Novell is very polite about it, as usual, but it tells the court plainly enough that despite SCO's "miraculous" production of some 56 deposition transcripts and some exhibits from the SCO v. IBM litigation two days before SCO's Memorandum in Opposition to Novell's Motion to Compel was due, SCO has still produced only half of the 130 deposition transcripts in existence. "Given the considerable overlap between this litigation and SCO v. IBM, it strains credulity to argue that the remaining half of the depositions have no relevance here," Novell states. If SCO's 11th-hour production doesn't prove the necessity of Novell's motion to compel, what would? SCO claims Novell's motion is now moot, but Novell disagrees. It wants those remaining deposition transcripts. Ideally, all of them.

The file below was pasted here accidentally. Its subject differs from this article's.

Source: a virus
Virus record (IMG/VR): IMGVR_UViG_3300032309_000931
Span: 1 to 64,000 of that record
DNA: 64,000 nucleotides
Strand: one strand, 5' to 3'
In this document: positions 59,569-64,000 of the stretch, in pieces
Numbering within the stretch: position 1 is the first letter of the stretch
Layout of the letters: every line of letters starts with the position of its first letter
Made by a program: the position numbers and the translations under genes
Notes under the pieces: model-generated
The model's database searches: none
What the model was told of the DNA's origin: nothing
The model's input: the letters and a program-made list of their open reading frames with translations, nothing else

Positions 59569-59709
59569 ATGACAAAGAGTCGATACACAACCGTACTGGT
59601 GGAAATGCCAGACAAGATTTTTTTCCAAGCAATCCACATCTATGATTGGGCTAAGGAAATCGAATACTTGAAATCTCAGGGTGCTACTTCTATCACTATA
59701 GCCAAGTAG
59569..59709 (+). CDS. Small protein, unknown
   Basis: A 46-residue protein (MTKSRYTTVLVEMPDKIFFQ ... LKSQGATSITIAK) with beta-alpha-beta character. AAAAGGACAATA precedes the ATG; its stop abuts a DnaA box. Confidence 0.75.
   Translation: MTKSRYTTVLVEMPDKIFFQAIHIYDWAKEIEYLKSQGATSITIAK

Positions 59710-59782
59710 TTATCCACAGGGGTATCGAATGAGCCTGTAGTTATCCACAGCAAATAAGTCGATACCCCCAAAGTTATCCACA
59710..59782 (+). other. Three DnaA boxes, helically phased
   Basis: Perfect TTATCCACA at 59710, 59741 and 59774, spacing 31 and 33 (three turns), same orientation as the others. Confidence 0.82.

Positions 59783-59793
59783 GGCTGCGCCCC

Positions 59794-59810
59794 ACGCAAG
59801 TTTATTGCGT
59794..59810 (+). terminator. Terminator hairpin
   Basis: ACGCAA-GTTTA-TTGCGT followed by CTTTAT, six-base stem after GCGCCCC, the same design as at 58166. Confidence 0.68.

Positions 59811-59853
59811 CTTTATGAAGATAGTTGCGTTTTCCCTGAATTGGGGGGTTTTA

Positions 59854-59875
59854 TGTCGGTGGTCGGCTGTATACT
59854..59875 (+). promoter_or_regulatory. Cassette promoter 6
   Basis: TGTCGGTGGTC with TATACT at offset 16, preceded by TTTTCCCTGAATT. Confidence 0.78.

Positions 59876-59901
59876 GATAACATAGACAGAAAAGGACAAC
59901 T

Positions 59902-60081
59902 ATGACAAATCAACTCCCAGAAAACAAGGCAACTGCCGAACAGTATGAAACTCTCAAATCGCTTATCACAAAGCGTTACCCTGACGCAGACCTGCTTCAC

At a minimum, it should be compelled to produce the depositions Novell lists, including William Broderick's, Chris Sontag's, Blake Stowell's, Erik Hughes's, one of Jeff Hunsaker's, and six experts' depositions. SCO said it would provide these materials over a year ago. The court ordered it to a year ago. SCO stipulated to a scheduling order permitting Novell to have access to such documents. And Judge Dale Kimball just decided that the Novell case should go first, showing the interconnectedness of the two cases. SCO hasn't offered any reason why the transcripts aren't relevant. Rather, Novell says with a curled lip, SCO merely states that there are no further relevant documents, but "SCO's failure to produce any significant amount of testimony until Novell brought this motion casts doubt on SCO's commitment to a full production." That's legal politesse, but the judge will know how to translate it. Novell is answering SCO's sentence, "Novell's Motion is based on the unfounded and incorrect suspicion that SCO would not produce certain documents in discovery." Right. SCO had turned over only 10 transcripts when Novell filed its Motion to Compel. Novell now has in hand 66. You do the math.